The immigration detention system in the United States has grown drastically over the last 15 years and the appalling conditions in the detention centers that house immigrants have reached a tipping point. Today, national and local leaders responded by saying, “enough is enough!”
On a press call today, Rep. Jared Polis (CO-02) and Bishop Minerva Carcaño joined national and local leaders from the Detention Watch Network to release a series of reports titled, “Expose and Close,” to reveal the widespread pattern of mistreatment at ten of the worst immigrant prisons across the country. Today, speakers called on President Obama to do what’s right and close these detention centers as well as issued a list of reforms to ensure the safety, dignity and well-being of immigrants held in detention.
According to Andrea Black, Executive Director, Detention Watch Network, “We hope that the Administration will act. ICE claims it has taken steps to reform the detention system, but the people actually in detention are suffering as much as ever. In his second term, the president has the power to bring about change that will uplift immigrants instead of lock them up.”
Among the report’s findings:
- Roberto Medina-Martinez, a 39-year-old immigrant, died at Stewart in March 2009 of a treatable heart infection. An investigation conducted following his death revealed that the nursing staff failed to refer Mr. Medina for timely medical treatment and the facility physician failed to follow internal oversight procedures.
- A man with serious emotional health problems in the Houston Processing Center in Texas was placed in solitary confinement for months at a time, a practice which the UN Special Rapporteur on Torture has deemed torture.
- At Baker, Etowah and Pinal County Detention Centers and Jails, families are only able to visit with their loved ones in detention through video monitors after having driven hundreds of miles to see them.
- At the Pinal County Jail complaints regarding sanitation include receiving food on dirty trays, worms found in food, bugs and worms found in the faucets, receiving dirty laundry, and being overcrowded with ten other men in one cell and only one toilet.
President Obama made promises to reform this inhumane system in 2009, and while there were some efforts to improve the system, the reality on the ground has not changed. Pedro Guzman, formerly detained at the Stewart Detention Center, shared his firsthand experience: “We were treated like animals– held in pod with 64 people, no privacy, eating food that was inedible and constant yelling and disrespect from the officers. We rarely had court dates even after they were already scheduled, and they made it impossible to adjust your status in a legal and efficient way. There is absolutely no justice in the detention system.”
U.S. Rep. Jared Polis (CO-02) also joined today’s call for justice: “It needn’t take the passage of comprehensive immigration reform for us to work together to reform the immigration detention system and close the most egregious centers highlighted in these reports. Taxpayers shouldn’t be asked to continue to support this waste of money and resources.”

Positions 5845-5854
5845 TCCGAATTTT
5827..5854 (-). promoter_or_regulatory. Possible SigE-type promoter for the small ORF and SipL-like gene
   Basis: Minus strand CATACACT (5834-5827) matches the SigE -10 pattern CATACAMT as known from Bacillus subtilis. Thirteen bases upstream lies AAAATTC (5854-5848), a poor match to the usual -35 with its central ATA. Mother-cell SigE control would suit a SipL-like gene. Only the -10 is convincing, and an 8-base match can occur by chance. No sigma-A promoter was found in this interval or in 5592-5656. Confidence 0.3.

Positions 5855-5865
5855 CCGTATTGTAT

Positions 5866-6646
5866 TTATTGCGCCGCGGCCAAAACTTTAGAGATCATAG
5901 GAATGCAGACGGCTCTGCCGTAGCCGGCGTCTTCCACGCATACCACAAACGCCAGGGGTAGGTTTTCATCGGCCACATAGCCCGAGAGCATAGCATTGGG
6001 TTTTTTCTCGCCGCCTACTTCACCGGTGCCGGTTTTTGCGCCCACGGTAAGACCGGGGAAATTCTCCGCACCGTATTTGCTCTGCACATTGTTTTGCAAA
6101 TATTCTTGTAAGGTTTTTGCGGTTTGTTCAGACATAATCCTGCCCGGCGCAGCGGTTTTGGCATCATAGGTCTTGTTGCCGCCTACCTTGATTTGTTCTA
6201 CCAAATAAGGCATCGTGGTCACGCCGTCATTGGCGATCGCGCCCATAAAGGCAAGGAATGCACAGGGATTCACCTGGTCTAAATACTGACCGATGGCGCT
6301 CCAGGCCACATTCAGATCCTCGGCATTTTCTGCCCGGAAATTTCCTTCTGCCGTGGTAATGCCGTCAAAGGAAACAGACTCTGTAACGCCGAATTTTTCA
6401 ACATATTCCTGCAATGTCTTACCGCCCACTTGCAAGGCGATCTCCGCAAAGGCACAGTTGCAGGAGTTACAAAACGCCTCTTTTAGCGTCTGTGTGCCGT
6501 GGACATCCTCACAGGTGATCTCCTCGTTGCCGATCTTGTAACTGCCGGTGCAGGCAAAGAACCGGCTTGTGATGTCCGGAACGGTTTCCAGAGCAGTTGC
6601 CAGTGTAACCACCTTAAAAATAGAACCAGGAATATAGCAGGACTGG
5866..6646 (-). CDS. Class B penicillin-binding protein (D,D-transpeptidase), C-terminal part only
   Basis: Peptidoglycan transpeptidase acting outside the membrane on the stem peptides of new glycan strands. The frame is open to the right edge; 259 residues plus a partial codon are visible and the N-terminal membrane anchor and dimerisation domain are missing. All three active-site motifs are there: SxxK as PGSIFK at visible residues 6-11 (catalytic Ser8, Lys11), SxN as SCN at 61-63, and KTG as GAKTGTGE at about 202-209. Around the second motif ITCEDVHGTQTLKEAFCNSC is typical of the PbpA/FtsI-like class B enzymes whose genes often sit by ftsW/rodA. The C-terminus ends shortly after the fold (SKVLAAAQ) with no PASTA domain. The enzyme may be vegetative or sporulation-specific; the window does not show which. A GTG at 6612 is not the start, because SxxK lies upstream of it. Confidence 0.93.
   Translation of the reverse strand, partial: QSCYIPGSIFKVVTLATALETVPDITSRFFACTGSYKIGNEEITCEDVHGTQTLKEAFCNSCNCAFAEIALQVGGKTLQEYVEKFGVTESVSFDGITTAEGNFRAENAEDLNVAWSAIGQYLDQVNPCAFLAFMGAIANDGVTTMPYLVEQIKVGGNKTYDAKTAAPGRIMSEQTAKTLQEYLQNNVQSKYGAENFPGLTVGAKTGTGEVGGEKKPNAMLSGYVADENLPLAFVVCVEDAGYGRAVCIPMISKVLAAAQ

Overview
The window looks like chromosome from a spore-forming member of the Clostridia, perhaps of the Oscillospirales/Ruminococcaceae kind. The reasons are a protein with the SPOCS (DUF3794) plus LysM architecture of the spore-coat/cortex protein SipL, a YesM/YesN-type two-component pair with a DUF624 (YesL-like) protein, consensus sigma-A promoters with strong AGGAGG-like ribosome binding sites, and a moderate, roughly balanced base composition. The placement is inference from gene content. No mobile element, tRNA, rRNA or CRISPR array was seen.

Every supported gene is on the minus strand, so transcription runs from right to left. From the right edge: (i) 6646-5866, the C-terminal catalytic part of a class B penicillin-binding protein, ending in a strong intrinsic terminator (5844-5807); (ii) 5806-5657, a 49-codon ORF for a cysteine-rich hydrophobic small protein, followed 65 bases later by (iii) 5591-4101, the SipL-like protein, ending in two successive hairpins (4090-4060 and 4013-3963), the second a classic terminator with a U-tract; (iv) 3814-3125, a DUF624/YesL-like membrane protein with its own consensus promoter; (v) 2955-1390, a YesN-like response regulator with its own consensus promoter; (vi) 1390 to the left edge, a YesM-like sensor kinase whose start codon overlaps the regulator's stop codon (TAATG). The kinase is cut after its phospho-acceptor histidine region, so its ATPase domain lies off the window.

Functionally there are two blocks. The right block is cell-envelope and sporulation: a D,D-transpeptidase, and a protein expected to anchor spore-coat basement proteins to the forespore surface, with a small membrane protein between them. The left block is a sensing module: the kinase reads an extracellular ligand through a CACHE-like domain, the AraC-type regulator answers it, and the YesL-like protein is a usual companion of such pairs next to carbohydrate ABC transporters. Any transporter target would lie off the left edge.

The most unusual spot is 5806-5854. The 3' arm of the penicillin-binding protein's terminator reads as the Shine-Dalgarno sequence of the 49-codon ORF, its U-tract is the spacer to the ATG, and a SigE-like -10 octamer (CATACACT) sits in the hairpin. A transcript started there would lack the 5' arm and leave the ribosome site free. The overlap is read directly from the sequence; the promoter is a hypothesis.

Conditions at 10 of the worst jails and prisons that house immigrants have gotten so bad, the only option is to begin shutting them down. Azadeh N. Shahshahani, National Security/Immigrants’ Rights Project Director and American Civil Liberties Union Foundation of Georgia and President of National Lawyers Guild, said, “The human rights abuses at the Irwin County Detention Center and the Stewart Detention Center in Georgia in many ways exemplify the problems with using remote, highly restrictive facilities to hold immigrants.
These conditions are unacceptable and not in the spirit of the Administration’s promised reforms.”
“While immigrants suffer under prolonged detention at Polk County and the Houston Processing Center, private prison corporations are getting rich,” said Bob Libal, Executive Director of Grassroots Leadership. “It doesn’t have to be this way. ICE should prioritize release of immigrants in community support programs that are far more humane, less costly, and are effective at ensuring immigrants are able to appear at their hearings.”
Said Bishop Minerva G. Carcaño, Resident Bishop of the Los Angeles Area of the United Methodist Church, “The detention of hundreds of thousands of immigrants in this country for profit and political gain is a moral outrage. Detention centers are not the answer to our broken immigration policies.”
In conjunction with today’s national launch, Detention Watch Network members around the country will be releasing their local reports in a coordinated effort to call for closure of these ten jails and prisons across the nation that exemplify some of the most appalling conditions of immigrant detention. These facilities include Etowah County Detention Center (AL), Pinal County Jail (AZ), Houston Processing Center (TX), Polk County Detention Facility (TX), Stewart Detention Center (GA), Irwin County Jail (GA), Hudson County Jail (NJ), Theo Lacy Detention Center (CA), Tri-County Detention Center (IL), and Baker County Jail (FL).